While U.S. troops should not be pulled out immediately, they should indeed be taken off the streets. Far too many Iraqis have been found guilty of “Driving While Arab,” and executed for their sins. While giving U.S. soldiers a UN mandate and reinforcing them with international troops will make them less of a target, the U.S. military in turn must cease acting like an occupying army with imperial privileges. Washington has to swallow hard and accept an end to the occupation in a political sense.

To earn the UN imprimatur, the United States has to set a speedy deadline to hand over political control to the United Nations, along with a clear timeline for Iraqi independence. It is time to bid a fond farewell to its grand schemes for long-term military bases, pipelines to Israel or selling the shop at bargain basement prices to Halliburton and Bechtel. So far, the U.S. and British occupation has not even taken the step of appointing the international supervisors who were to act as a multilateral figleaf on American control of the Iraq Development Fund into which the oil money is supposed to flow.

There are other tests of sincerity. An easy one would be allow in the UN weapons inspectors -- even though the same administration cited Saddam’s alleged lack of cooperation with the UN as its official cause for war. An interesting minor "test" to watch for will be an impending decision on cell-phone contracts. Will they go to companies using the American system, which is incompatible with the rest of the world, and more especially with Iraq's neighboring countries?

In the end, the ultimate test of sincerity is to hand over the reconstruction effort to the UN, which has the required expertise to head the civil and economic rebuilding of Iraq and legitimize any transition regime. There are perfectly good precedents for UN involvement in Iraq. In the case of Kosovo, NATO officially controlled the military operations, while the UN took care of civilian affairs.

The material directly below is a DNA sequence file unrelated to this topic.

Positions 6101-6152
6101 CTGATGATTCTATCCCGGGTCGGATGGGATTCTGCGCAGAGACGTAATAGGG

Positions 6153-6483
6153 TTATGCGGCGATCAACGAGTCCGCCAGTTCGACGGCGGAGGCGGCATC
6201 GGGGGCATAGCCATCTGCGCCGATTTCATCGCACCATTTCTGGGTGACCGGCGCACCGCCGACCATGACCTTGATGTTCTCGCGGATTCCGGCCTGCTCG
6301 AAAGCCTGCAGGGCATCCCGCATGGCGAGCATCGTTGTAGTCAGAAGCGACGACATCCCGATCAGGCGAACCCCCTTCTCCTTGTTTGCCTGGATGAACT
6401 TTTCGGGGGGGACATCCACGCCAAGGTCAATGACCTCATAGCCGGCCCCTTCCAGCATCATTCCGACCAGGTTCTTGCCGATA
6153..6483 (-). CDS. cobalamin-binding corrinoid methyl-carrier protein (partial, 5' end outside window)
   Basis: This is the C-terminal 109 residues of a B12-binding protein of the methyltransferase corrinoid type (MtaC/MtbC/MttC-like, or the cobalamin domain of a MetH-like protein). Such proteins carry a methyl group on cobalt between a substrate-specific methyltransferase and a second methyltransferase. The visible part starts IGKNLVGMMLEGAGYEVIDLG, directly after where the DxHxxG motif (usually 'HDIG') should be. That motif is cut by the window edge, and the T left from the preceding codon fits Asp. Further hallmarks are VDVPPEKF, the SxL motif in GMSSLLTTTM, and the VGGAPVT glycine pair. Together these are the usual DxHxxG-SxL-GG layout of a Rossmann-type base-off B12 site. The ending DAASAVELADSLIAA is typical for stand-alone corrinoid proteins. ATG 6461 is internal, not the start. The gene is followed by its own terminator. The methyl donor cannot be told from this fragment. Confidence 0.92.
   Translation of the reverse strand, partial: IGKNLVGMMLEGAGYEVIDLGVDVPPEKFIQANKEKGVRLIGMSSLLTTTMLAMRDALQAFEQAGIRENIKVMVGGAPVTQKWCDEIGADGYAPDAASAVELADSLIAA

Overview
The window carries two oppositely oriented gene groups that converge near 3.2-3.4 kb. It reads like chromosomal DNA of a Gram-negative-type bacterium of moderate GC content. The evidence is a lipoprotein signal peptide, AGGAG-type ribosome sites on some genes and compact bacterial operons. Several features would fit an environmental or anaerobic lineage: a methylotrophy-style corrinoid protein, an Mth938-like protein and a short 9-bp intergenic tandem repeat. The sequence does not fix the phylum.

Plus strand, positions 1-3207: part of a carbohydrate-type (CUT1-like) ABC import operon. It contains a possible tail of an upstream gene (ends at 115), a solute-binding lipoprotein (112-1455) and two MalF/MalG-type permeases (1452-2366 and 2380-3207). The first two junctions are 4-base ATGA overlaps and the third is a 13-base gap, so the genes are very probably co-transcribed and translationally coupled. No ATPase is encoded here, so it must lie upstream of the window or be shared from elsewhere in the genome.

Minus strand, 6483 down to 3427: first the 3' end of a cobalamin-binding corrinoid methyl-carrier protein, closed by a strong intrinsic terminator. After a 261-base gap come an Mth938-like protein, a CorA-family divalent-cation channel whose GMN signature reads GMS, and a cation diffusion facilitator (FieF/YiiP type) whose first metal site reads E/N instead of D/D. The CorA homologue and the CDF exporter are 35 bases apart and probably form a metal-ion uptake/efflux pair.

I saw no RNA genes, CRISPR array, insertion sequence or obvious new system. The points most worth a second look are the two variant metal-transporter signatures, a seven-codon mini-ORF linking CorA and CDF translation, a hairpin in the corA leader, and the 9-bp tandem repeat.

To be sure, a UN-run reconstruction effort has its drawbacks -- often ignored in inflated representations of its past efforts. Both Kosovo and East Timor locals complained of a neocolonial streak in the UN occupation, often with more than a little justification. However, in both places, there were no indigenous government institutions in place since they were ruled by Yugoslavia and Indonesia respectively as colonial outposts. UN employees were forced to take over their role. An Iraqi administration, however, can be largely made up of Iraqis themselves. There are millions of public employees who are more than eager to return to work. The UN’s role should be supervise the administration and set the pace for constitutional reform and elections and control the checkbook.

No one should be surprised that the collapse of the all-controlling Ba’athist state has led to privatization of murder and mayhem on a massive scale. But there is no way that a foreign army, however large or lethally equipped, can bring it under control. A genuine United Nations mandate accompanied by a genuine U.S. commitment to cede political control may do the trick. And there is every reason, apart from faith-based ideology and neo-imperial arrogance, to take up the option.

Any government brought into being by the United States will be treated as a political stooge to be replaced at the earliest nationalist coup. A Security Council rubber stamp of the occupation and even of the Iraqi Governing Council would suffer from the same fate. The United Nations needs a visible, hands-on role in the process without becoming a mere accoutrement of a U.S. occupation.

Of course, it may hurt some in the administration to actually live up to its claims of altruism, but domestic political reality demands no less. The costs of continuing the occupation in its present form goes beyond billions of dollars of deficit and even further than the body bags and planeloads of amputees landing at Andrews Air force base. In the end, this war may extract from the White House the greatest price of all: the 2004 presidential election.